Whilst spending a fair bit of time investigating how much better ferry services are in Norway compared to Scotland, we have come across a current and very obvious example of why that is so.
Last month CMAL announced that the contract to build two new ferries for Islay had been awarded to Turkish shipyard Cemre. Each of the pair of diesel-electric ferries will carry 107 cars and 350 people, and cost £52 million pounds. This week, the Norwegian ferry operator Torghatten Nord has announced an order from the very same Turkish shipyard for a ferry of slightly larger capacity – 120 cars and 399 passengers.
But we have learned that despite being such similar vessels being built beside one another in the same yard at the same time, the Norwegian ferry will cost as little as HALF the CMAL vessels, at £26 – £31 million pounds.
So what is it that can account for such a price difference for such similar sized ferries?
Is the Norwegian ferry less capable?
Well, no. In terms of passenger and vehicle capacity the Norwegian ferry is a little greater, and both are being designed to comply with Euro-B rules – ie they are both designed to cope with the same kind of wind and wave conditions, and both will be operating relatively open-water routes. The Norwegian ferry will be operating services from the port of Bognes to Lødingen on the Lofoten islands, above the Arctic circle and an open-water crossing of 60 minutes. The Norwegian route is shorter than the journey to Islay, but no less exposed. The Norwegian ferry will be a little slower in the water at 14 rather than 16 knots, but it will make up for that by turning around in port in half the time thanks to a better car deck design and a bi-directional hull.
Is the Norwegian ferry using a cheaper and more polluting propulsion system?
No. In fact, the Norwegian ferry will have a similar diesel-electric hybrid system to CMAL’s Islay ferries, but more advanced and with far larger battery packs. The Norwegian ferry will recharge those batteries in port in 15 minutes using a 7500 kilowatt quick-charge connection that will enable it to make the entire crossing on zero-emission battery-electric power (Diesel will be only for back-up). The 15 mile route will be a new record for battery-electric ferry operation. (Norway will have converted all of its domestic ferry routes to zero-emission systems by 2030.) So rather than being cheap and dirty, the Norwegian ferry is at the cutting edge of low-emission propulsion.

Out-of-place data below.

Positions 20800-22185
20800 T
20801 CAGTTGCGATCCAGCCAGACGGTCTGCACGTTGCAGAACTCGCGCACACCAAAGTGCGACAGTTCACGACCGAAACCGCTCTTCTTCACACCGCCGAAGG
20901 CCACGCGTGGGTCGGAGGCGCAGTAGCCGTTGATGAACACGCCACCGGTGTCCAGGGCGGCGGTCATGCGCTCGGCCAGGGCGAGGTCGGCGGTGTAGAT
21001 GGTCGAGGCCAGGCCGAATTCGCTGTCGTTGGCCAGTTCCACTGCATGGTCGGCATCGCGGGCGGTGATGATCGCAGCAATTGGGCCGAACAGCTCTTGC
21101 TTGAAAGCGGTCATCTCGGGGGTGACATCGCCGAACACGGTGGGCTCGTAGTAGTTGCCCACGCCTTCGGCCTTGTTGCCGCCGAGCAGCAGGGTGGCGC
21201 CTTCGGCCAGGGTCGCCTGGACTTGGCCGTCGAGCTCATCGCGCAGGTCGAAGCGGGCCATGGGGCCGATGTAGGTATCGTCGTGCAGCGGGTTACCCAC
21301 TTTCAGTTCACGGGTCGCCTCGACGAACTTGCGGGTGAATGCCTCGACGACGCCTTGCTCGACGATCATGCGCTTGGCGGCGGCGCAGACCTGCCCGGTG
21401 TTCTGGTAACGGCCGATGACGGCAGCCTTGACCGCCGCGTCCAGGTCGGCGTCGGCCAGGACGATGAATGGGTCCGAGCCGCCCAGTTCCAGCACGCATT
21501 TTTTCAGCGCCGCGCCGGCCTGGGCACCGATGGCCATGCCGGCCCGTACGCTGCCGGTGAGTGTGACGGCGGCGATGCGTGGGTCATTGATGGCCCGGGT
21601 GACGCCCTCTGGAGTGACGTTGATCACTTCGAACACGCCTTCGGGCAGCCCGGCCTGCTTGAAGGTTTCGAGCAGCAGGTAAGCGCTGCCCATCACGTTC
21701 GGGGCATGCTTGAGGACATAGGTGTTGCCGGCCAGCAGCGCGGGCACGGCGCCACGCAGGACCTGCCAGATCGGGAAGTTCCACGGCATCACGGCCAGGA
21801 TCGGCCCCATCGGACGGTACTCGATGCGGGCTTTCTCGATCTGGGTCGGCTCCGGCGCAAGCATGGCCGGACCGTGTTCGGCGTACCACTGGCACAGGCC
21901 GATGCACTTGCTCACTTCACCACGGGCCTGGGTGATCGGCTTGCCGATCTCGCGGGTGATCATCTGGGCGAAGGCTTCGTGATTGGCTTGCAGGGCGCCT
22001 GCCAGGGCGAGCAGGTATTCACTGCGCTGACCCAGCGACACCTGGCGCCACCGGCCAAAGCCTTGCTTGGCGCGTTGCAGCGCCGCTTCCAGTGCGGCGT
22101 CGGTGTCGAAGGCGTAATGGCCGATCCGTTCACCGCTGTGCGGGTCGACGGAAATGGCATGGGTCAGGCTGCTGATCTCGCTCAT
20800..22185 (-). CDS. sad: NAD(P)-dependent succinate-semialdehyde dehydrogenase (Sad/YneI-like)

Maybe the Norwegian ferry doesn’t operate for as long each day as the CMAL ferries? Could that enable some cost-cutting?
Well, No. Actually, the Norwegian ferry will be operating around the clock, putting on 18 crossings per day and travelling 260 miles every 24 hours. The Islay ferries by contrast will cover half that distance and will only operate for around 14 hours per day.
So what is it that CMAL have designed into their ferries that makes them cost so much?
- Cabins for 31 crew members, plus mess, kitchen, gym and everything else required for crew living aboard. By contrast, the Norwegian ferry has a crew of just 10. Thanks to good design, this crew of 10 are sufficient to operate the ferry around the clock. The CMAL ferry must stop to allow its far larger crew to rest.
- A unique design. With each new ferry procurement, CMAL starts with a blank sheet of paper and develops a unique ferry, never before built. The Norwegian vessel by contrast uses a common design that will be repeated over and over for many future vessels. It’s far cheaper to make the same thing over and over than to start from scratch each time.